What do you mean you would throw it away? Can't you see just a small hint of beauty and fine craftsmanship beneath the weathered and toxic paint and rusting hardware?
I always thought it was an electrical box, but the chart affixed to the lid makes me think it might have been a plumbing tool box. Or maybe it's just a general compartmentalized tool box.
I've had two in my life. The first I inherited from my grandpa. He passed away and didn't take it with him and then when my grandma died and we cleaned out her house, there it was. I guess she didn't want it either.
This one was procured in a similar fashion. My dad died in November and he left it behind. I'm pretty sure that means he wanted me to have it. Weird how sometimes one gets messages like that from beyond the grave. Actually my brother was going to take it, but as he had several other trunk/boxes that were similar, he relinquished this one.
The first box, the one from my grandpa, was not in as good of condition, in fact some of the metal corner pieces had to be replaced because they were rusted all the way through. The paint refused to adhere to the lid as it had been soaked in grease and oil. Naturally, the best choice was to attach the old back door (also from my grandma's house; another thing she left behind) and put on some legs, made from bed posts from a bed frame I found alongside the road. I made a new top from leftover pieces of the living room floor that had been stored in the rafters of the garage and some hooks across the top for hanging things. It is also likely that the center panels were so weather worn that I covered them up with bead board. The window panes were replaced with metal so it's now a hall tree and a place where I can hang Christmas cards, wedding announcements, birth announcements, thank you cards and other things that I want to trade out at regular intervals. Most people use the kitchen fridge, so I guess having a hall tree makes me classy. Yes!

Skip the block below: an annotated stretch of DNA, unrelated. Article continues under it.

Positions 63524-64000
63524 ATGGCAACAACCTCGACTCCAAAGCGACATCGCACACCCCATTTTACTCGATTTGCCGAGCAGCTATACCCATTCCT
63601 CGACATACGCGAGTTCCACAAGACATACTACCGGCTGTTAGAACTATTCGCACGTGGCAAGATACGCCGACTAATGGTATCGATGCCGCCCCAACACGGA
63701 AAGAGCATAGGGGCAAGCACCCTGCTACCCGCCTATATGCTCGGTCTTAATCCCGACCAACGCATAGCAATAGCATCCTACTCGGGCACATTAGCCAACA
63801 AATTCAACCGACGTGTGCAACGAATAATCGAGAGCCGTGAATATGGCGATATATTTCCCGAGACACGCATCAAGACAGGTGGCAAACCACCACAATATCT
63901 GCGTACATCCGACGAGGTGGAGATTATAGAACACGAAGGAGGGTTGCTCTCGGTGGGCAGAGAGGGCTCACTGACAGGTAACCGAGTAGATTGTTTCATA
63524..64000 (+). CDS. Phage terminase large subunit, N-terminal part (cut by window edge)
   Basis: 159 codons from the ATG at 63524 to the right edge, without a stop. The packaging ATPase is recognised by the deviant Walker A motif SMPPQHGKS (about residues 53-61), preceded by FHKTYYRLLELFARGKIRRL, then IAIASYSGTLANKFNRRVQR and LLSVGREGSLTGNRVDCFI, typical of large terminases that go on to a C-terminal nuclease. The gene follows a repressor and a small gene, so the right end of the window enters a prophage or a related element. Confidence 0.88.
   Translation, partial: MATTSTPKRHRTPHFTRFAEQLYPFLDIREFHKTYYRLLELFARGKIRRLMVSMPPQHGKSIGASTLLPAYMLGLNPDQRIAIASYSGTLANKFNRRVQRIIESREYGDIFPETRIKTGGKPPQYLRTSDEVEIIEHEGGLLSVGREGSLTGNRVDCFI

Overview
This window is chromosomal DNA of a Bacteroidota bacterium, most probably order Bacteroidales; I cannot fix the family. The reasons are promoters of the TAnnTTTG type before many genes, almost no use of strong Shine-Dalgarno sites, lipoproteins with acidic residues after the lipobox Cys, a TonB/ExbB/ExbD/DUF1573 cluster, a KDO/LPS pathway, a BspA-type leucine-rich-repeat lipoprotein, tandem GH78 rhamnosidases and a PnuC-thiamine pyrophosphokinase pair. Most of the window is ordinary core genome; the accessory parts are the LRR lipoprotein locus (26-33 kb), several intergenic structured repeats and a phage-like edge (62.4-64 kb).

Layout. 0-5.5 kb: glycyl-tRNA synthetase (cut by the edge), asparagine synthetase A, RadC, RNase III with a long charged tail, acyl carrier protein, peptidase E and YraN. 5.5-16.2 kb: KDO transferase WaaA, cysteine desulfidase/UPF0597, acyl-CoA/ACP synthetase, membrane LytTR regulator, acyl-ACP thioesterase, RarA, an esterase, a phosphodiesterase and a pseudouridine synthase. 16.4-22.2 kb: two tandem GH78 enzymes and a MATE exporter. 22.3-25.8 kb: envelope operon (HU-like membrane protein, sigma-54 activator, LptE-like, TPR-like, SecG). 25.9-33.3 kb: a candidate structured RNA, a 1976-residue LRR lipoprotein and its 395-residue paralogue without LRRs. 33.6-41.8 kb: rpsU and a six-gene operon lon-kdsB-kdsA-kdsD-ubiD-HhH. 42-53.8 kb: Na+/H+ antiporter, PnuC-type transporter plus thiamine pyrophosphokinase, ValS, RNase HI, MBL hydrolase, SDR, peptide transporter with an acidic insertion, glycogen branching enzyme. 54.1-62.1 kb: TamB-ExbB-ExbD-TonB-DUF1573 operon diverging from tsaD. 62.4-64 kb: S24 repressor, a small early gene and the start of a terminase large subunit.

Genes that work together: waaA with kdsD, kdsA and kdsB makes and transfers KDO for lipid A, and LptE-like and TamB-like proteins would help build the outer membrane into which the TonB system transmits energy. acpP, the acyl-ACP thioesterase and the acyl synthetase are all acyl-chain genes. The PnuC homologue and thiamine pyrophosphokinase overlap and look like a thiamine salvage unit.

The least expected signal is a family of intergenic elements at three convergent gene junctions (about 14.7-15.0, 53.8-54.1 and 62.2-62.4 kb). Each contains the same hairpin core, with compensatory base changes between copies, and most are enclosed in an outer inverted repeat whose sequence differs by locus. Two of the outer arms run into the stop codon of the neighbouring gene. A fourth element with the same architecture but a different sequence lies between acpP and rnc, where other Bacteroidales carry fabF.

The second box, the one from my dad, was in much finer condition. I thought and pondered, debated and mused, and finally determined it would be nice to put up on one of the shelves in my living room. They were supposed to be plant shelves, but it doesn't really get enough light, so a trunk might be a better option.
I opted to paint it a pale blue to contrast the brown and green walls and to compliment the bench seat and curtains, so I sanded down the old paint (probably lead) and filled in the holes from the old handles. I probably could have taken the time to fill in ever nick and attempt a flawless finish, but I like the character of the weathered wood. I also sanded down the metal so it would accept the final coat of paint.
Once that had been done, the whole thing was sprayed with grey primer. This was especially important on the edges so the rust didn't soak through. When the primer had dried, I sprayed on the blue paint. One could easily go through and paint it with a brush and/or roller, but spraying has more even coverage and is easier to put into the hard to reach and make smooth corners.
I let that dry for a few days and then taped off all the wood areas that I wanted to remain blue, and then used a hammered finish spray paint for a top coat on the metal.
Maybe it helps to see the whole picture.
So my issue is I have this plant shelf in the living room and it can't really house plants due to poor lighting. (Maybe I said that already). So rather than have the vacant space, I am attempting to find something lovely and noteworthy to fill the space of the wall adjoining the vaulted ceiling. I've thought of a few other decorations to put up there, but by all means, if you have an opinion, feel free to voice it. The best part is that whatever I put up there can be stored inside the trunk when it's Christmas time, because that is the shelf for my annual village.